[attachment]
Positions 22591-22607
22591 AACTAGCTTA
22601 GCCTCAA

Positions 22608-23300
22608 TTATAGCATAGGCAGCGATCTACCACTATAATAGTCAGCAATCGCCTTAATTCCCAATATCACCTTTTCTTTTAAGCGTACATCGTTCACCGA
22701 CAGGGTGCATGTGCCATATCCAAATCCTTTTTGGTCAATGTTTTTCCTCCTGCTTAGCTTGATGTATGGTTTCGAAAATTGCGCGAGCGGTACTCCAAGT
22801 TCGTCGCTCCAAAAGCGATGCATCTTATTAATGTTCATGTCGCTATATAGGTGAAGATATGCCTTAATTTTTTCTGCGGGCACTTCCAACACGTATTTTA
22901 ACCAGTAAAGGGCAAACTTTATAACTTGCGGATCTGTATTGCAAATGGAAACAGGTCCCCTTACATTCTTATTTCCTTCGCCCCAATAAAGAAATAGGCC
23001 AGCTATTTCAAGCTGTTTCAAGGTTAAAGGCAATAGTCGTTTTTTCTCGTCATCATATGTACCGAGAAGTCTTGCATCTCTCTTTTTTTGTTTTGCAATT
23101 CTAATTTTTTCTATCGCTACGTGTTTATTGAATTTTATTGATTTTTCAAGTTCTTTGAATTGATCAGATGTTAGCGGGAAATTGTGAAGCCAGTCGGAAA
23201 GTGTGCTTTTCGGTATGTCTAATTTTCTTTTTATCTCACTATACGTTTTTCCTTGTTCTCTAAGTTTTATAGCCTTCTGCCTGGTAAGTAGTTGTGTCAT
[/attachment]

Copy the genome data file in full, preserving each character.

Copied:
Positions 22591-22607
22591 AACTAGCTTA
22601 GCCTCAA

Positions 22608-23300
22608 TTATAGCATAGGCAGCGATCTACCACTATAATAGTCAGCAATCGCCTTAATTCCCAATATCACCTTTTCTTTTAAGCGTACATCGTTCACCGA
22701 CAGGGTGCATGTGCCATATCCAAATCCTTTTTGGTCAATGTTTTTCCTCCTGCTTAGCTTGATGTATGGTTTCGAAAATTGCGCGAGCGGTACTCCAAGT
22801 TCGTCGCTCCAAAAGCGATGCATCTTATTAATGTTCATGTCGCTATATAGGTGAAGATATGCCTTAATTTTTTCTGCGGGCACTTCCAACACGTATTTTA
22901 ACCAGTAAAGGGCAAACTTTATAACTTGCGGATCTGTATTGCAAATGGAAACAGGTCCCCTTACATTCTTATTTCCTTCGCCCCAATAAAGAAATAGGCC
23001 AGCTATTTCAAGCTGTTTCAAGGTTAAAGGCAATAGTCGTTTTTTCTCGTCATCATATGTACCGAGAAGTCTTGCATCTCTCTTTTTTTGTTTTGCAATT
23101 CTAATTTTTTCTATCGCTACGTGTTTATTGAATTTTATTGATTTTTCAAGTTCTTTGAATTGATCAGATGTTAGCGGGAAATTGTGAAGCCAGTCGGAAA
23201 GTGTGCTTTTCGGTATGTCTAATTTTCTTTTTATCTCACTATACGTTTTTCCTTGTTCTCTAAGTTTTATAGCCTTCTGCCTGGTAAGTAGTTGTGTCAT